Yes, I’m worried that we’re governed by Hallucinating Goldfish.
So what can we do about it?
Well, I’m a big fan of Science. All that Age of Enlightenment stuff. Reason. Logic. Joined-up thinking. We should demand it of our leaders (political, cultural, religious), employers, employees and ourselves.
It’s heartening to see that Chairman Rudd is all for evidence-based policy development.
I’m a Labor moderniser. Always have been, always will be and what that’s on about is good evidence-based policy in terms of producing the best outcomes for this nation, carving out its future in a pretty uncertain century where things fundamentally are changing.
It’ll be interesting to see how PM Rudd handles situations where the evidence runs counter to Labor’s political imperative — particularly when compromise is needed to get legislation through the still-hostile Senate.
There’s a lot we can do as individuals to help kill the Hallucinating Goldfish.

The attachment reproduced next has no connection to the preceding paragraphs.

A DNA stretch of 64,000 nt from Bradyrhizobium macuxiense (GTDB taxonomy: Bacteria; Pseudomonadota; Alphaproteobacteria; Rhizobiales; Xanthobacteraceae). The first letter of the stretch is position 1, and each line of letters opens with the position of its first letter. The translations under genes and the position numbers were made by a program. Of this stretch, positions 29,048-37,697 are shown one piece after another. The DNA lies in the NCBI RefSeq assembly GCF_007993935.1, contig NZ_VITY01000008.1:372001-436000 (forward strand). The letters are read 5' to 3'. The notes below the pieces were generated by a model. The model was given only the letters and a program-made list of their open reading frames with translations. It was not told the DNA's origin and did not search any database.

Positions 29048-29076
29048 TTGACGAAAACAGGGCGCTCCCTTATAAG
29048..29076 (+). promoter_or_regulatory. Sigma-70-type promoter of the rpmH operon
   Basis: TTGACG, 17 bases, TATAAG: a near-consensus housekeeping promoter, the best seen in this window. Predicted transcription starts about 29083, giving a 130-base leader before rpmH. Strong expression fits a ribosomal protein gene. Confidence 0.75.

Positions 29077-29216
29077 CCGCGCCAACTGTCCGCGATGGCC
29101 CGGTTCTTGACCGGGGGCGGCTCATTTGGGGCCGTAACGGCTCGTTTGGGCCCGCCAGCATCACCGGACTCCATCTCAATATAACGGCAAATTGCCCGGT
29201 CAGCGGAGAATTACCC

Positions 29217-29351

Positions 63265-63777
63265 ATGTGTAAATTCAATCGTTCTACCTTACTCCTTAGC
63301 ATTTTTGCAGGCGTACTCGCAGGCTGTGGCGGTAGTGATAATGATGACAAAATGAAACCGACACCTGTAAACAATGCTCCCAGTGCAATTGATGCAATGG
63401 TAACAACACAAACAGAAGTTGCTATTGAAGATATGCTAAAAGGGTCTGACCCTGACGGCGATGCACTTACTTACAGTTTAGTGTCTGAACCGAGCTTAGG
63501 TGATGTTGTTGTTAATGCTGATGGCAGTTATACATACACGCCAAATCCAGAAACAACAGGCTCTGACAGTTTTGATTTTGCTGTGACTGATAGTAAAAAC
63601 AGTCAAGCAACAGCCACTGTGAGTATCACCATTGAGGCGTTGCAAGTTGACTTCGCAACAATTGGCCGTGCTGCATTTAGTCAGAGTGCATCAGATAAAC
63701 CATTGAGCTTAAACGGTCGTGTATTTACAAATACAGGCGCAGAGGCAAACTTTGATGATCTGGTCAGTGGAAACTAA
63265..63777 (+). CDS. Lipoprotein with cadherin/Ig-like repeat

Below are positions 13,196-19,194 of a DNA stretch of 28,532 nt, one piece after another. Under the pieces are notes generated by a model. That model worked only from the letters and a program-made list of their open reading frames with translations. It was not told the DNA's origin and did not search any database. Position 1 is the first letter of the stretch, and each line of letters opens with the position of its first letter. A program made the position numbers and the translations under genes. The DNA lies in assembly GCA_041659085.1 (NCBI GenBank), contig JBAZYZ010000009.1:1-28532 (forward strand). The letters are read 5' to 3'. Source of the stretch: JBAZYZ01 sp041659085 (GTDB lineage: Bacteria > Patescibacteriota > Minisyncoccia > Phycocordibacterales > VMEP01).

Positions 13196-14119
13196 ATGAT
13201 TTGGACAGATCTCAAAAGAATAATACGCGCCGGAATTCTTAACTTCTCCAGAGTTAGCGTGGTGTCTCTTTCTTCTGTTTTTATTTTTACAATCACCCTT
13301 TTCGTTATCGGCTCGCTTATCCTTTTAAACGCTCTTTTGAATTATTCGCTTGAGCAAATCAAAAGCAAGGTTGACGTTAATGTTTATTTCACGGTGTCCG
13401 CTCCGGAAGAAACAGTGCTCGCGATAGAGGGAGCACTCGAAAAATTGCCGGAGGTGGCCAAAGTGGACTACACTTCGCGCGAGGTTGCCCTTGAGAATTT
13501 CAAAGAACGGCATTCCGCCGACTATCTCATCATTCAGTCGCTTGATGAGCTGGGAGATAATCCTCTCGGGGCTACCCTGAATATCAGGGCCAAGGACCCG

- Learn how to see though the tricks. I J Good’s paper A Classification of Fallacious Arguments and Interpretations provides a formal list of dodgy tricks, but Wikipedia’s articles on fallacy and propaganda techniques provide a great start. The classic book How To Lie with Statistics and the newer How to Lie with Maps are also great reads.
- Turn off the crap. Rid your life of the tabloid media, including shock-horror newspapers and TV programs.
- Demand to see the evidence. If someone claims some fact or statistic, don’t take it at face value. Use The Power of the Internet to check it out.
- Spread the word. If you spot misinformation or faulty reasoning, tell your friends, family and colleagues. Make your coffee-break conversation more useful than whingeing about the boss or prattling on about lame TV programs.
This all reads like a manifesto, I know, and perhaps it is. Reason and logic are supposedly what makes us humans so special. And yet when it comes to managing our greatest creations, our own societies, we discard those skills and give in to the Hallucinating Goldfish.
It’s time to Kill the Hallucinating Goldfish.